Yes. I have seen this over and over again. In work, and in group settings. Whomoever has the loudest mouth or is more assertive or the group leader, people will just follow. I have watched as small groups of strangers begin to develop group codes, surrounding assertive one. I am very aware and can "see" this process happening. If I don't agree with one of the "rules" that develope, I don't follow it, and do indeed suffer the consequences of rejection. Group mind.

    And my sensitive self finds all of this agressive behavoir very, very, painful. I wish I could figure out how to put up more objectiveness and walls as Ivy, I believe suggested. I've gotten better over the years. But now, I am going back to school to get another master's professional degree to change careers. All of the students are in their mid 20's and female, young enough to be my daughters. I've never had children, so I have no idea how to behave amoung them. I can't hang out with them in bars and stuff, but I do hope to find a way to interact. Ugh!

    Quote Originally Posted by JivinJeffJones View Post
    I had to quote this too once it had been drawn to my attention. My question to the universe: how on earth do so many INFPs get into serious relationships with ISTJs? I just don't get it. Is it masochism? Martyrdom? A wild leap towards the 'real' world? Some unholy Faustian bargain - your soul in exchange for security?

    This isn't intended as a dig at ISTJs. I just wonder how, with all the types to choose from, it tends to be ISTJs they wind up with. If the above attitude is at all representative of ISTJ worldview, then what could an ISTJ find attractive about an INFP?

    I have a close friend who is an INFP married to an ISTJ, and they are both fucking Miserable With Children.
    Lol! I'm an INFP who married an ISTJ. And my father was INFP and my mother an ISTJ. Yeah, everywhere I find an INFP, and ISTJ seems sure to follow. What gives? And they are horrible matches.

  8. #38
    Senior Member Crabapple's Avatar
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    Quote Originally Posted by KMCE View Post
    But I have to say that some of those who get bullied are really asking for it (or have it coming... ). They are usually lone wolfs who for some strange reasons don't care to socialize with anyone. They don't join any extra-curricular activities either. All they do is playing chess or sitting in a corner reading some books that no one ever heard of. When you try to talk to them they just make some lame excuses and go away. But what truly makes things worse is they usually come out on top in exams... and piss everyone off. The funny thing is they never quite sense the danger around them, and they don't care about themselves enough to go to gym and work out either. So, they really have it coming.
    I'd like to understand what's in KMCE's mind. I find what he said disturbing but deeply interesting. How do those bullied ask for it? By being isolated? By being different? Why is that an adequate reason to bully someone? What about respect for diversity?

    Why do they have it coming? By the remark about the gym, I assume he means those who are not physically fit, whether they are seen as too heavy or too thin. Must one assume that one has to be ready for attack, or ready to physically attack a bully?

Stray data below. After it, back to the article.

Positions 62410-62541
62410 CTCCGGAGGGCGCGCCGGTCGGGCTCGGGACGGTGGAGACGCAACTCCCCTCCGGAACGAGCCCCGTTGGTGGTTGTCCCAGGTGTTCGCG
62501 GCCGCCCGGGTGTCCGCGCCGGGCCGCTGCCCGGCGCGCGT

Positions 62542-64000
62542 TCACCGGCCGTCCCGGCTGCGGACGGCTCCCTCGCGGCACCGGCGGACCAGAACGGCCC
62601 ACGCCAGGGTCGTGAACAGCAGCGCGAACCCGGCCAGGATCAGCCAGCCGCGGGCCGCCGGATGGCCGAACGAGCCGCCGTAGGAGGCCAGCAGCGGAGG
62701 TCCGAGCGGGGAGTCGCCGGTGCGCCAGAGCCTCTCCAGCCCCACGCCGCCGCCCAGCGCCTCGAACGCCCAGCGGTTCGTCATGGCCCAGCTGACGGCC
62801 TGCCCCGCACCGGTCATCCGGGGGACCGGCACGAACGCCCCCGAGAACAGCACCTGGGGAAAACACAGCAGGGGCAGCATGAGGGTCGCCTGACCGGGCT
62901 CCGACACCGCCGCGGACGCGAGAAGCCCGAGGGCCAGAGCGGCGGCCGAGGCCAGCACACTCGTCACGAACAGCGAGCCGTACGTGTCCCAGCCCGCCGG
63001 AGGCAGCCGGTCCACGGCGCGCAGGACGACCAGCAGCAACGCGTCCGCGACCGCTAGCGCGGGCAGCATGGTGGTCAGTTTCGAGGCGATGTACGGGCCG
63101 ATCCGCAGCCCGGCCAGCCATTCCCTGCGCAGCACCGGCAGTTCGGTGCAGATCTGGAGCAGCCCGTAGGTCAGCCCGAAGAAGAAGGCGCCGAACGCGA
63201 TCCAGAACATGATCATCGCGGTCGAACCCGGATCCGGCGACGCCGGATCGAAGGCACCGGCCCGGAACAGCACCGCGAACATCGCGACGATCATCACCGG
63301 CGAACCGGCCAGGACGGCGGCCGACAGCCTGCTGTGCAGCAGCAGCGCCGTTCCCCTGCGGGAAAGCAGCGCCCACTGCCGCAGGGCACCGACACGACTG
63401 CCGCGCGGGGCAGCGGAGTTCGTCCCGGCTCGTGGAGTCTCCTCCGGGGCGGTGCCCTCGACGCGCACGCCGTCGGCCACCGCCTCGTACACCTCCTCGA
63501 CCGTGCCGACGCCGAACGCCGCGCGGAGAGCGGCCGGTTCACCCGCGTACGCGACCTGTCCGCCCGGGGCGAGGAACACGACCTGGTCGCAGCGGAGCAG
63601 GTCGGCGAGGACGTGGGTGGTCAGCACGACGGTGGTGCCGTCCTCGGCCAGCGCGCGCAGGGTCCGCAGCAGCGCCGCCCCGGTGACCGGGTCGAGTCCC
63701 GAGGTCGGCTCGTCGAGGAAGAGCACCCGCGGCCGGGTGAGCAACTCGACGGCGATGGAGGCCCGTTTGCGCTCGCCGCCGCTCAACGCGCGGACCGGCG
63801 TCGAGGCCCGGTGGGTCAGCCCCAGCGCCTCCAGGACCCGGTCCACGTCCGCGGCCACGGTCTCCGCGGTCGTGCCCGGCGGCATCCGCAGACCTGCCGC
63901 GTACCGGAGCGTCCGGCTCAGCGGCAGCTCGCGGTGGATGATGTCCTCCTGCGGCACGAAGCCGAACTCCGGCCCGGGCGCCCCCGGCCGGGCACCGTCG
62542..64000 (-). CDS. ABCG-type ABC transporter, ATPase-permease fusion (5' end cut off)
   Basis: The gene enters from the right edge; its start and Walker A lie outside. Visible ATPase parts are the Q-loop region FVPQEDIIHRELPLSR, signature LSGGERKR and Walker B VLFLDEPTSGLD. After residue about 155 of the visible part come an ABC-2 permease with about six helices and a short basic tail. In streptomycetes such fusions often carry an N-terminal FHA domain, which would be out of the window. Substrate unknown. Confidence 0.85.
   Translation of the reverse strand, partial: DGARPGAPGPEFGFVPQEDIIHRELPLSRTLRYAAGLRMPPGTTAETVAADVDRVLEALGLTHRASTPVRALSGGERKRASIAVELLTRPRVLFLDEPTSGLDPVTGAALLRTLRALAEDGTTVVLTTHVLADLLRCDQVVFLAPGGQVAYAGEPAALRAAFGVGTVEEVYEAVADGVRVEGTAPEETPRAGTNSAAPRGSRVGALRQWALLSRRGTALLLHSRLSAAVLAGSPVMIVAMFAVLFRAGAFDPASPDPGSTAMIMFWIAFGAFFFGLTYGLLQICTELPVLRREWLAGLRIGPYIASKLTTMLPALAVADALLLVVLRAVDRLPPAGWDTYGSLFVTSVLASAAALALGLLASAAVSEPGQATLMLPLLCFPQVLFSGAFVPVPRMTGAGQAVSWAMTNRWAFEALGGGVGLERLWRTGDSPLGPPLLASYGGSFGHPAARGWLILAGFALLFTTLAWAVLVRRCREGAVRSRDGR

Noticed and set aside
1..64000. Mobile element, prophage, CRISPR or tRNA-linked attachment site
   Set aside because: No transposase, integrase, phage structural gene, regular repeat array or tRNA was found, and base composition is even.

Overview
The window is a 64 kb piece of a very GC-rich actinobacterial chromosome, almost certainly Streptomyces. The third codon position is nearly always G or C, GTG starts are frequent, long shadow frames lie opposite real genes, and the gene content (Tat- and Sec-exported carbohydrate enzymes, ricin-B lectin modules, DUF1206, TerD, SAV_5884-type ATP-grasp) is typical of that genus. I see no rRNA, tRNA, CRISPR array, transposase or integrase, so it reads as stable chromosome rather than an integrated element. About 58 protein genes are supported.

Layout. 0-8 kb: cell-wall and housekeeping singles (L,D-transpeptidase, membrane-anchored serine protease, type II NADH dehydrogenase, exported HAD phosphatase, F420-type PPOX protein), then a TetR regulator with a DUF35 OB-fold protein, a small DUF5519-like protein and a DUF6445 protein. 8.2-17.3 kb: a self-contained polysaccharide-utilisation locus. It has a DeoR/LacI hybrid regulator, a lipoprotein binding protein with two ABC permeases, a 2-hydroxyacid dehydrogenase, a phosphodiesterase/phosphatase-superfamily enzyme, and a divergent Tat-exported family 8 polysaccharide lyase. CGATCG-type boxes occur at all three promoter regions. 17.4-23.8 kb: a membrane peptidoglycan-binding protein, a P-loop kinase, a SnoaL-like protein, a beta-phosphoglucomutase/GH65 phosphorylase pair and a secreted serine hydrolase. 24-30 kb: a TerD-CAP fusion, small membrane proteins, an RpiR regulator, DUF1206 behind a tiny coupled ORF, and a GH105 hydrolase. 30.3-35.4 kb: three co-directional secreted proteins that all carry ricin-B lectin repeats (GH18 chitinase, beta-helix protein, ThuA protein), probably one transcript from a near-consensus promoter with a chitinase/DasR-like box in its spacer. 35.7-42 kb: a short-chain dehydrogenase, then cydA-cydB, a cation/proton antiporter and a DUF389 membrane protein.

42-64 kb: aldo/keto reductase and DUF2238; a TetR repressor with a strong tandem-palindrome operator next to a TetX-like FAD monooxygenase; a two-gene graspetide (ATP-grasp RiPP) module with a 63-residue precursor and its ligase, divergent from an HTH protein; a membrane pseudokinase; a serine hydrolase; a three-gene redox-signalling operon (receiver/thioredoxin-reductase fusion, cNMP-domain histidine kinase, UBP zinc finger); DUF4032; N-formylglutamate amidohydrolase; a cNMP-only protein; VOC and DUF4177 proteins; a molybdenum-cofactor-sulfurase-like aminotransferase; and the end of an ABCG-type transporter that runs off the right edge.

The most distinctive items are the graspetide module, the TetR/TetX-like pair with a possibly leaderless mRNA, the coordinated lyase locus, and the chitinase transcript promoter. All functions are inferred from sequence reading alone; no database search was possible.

Just baffled.
    Never attribute to malice that which can be adequately explained by stupidity.
    -- Unknown

  9. #39
    Senior Member ptgatsby's Avatar
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    Quote Originally Posted by Crabapple View Post
    I'd like to understand what's in KMCE's mind. I find what he said disturbing but deeply interesting. How do those bullied ask for it? By being isolated? By being different? Why is that an adequate reason to bully someone? What about respect for diversity?

    Why do they have it coming? By the remark about the gym, I assume he means those who are not physically fit, whether they are seen as too heavy or too thin. Must one assume that one has to be ready for attack, or ready to physically attack a bully?

    Just baffled.
    What he wrote is practically ISTJ typecasting, enough that I had to wonder if he was just pretending to be an ISTJ

    What I noted is that he never actually said they "deserve" it, in the sense that is how things should be, only that they are 'asking' for it because of their refusals to integrate. The reference to the gym is akin to saying "not having taken any steps to prevent it, what do you expect"?

    It is a very different viewpoint and very interesting to read. However... having been through bullying, having studied it and having helped others deal with it... it's not a valid criticism in the majority of the cases. It is similar reasoning to "rape being asked for" and such... but that in itself is helpful for me to understand the other viewpoints. It also reminded me of how strongly NP I was because I was totally projecting my past onto his type. However there is enough truth in his statement that it made me check my reaction and think about it for a while.

    For me, it is especially interesting because I can see the traits in the "ISTJ" makeup that make up social conformity - something that is needed when you pull back from MBTI. This might be a case of the pendulum swinging too far in one direction... but still interesting to see it exampled from the other side (so to speak )

  10. #40
    ✿ڿڰۣஇღ♥ wut ♥ღஇڿڰۣ✿ digesthisickness's Avatar
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    Quote Originally Posted by Crabapple View Post
    I'd like to understand what's in KMCE's mind. I find what he said disturbing but deeply interesting. How do those bullied ask for it? By being isolated? By being different? Why is that an adequate reason to bully someone? What about respect for diversity?

    Why do they have it coming? By the remark about the gym, I assume he means those who are not physically fit, whether they are seen as too heavy or too thin. Must one assume that one has to be ready for attack, or ready to physically attack a bully?

    Just baffled.
    i took the part you quoted as 'they have some nerve to not be afraid (or be aware they should be) when they have nothing to defend themselves with if attacked.' like a bird being cocky enough to walk amongst cats. 'they get what they deserve.'

    not saying i agree with him, just saying that's how i read it.